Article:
Medical and health sciences are some of my weakest knowledge suits. Their technical names are too long for me to remember. But in the wake of the present coronavirus scare, I felt compelled to read a little about viruses.
I read somewhere that the life of a virus (the literature says, technically, viruses are not alive) generally depends on the conditions of the environment it is in, as well as the type of surface it is on. Cold viruses are said to be able to survive on indoor surfaces for approximately seven days. Flu viruses, however, are active for only 24 hours. All viruses have the potential to live on hard surfaces, such as metal and plastic, longer than on fabrics and other soft surfaces. In fact, infectious flu viruses can survive on tissues for only 15 minutes.
Viruses tend to also live longer in areas with lower temperatures, low humidity, and low sunlight.
While cold viruses can live for several days, their ability to cause infection decreases after approximately 24 hours, and after ONLY five minutes.
This set me thinking.
Natives all over the world hunt and eat wildlife - wild boars, civet cats, bats, capybara, birds, snakes and what have you, but we don’t seem to hear outbreaks of killer diseases like SARS, Nipah Virus and coronavirus. But why the outbreaks in, respectively, Guangzhou, Port Dickson and Wuhan?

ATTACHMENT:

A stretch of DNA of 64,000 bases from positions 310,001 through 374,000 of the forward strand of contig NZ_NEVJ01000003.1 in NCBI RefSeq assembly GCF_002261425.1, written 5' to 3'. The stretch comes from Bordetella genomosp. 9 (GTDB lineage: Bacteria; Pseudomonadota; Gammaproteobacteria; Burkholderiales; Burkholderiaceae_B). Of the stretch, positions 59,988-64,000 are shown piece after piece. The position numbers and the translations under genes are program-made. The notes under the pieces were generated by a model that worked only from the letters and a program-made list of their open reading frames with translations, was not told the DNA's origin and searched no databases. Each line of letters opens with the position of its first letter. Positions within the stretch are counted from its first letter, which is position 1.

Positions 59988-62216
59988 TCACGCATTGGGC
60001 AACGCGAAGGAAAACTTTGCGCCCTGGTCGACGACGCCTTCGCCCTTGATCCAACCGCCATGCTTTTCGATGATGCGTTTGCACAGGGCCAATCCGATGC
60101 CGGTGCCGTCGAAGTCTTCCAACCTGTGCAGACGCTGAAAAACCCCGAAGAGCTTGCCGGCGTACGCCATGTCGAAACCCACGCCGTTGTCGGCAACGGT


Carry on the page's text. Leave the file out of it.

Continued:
Killer viruses may have already manifested themselves in these wild creatures when they are caught. These animals are killed when hunted down and not long after cooked with fire in open air. The process and conditions do not allow viruses to survive long, hence no transmission. Whereas in the wet markets all over East and Southeast Asia, the wildlife caught are caged in the cruelest fashion. They can be in locations for hours. If Darwin’s Theory is true, then the viruses are also keen to jump out to survive and multiply, aren’t they?
My hypothesis is therefore this: eating wildlife per se is not a danger (but this does not mean I condone the practice), keeping them in the way it is now done by traders in East and Southeast Asia is.
I am not a scientist; it is just a thought. Feel free to prove it is a wrong conclusion!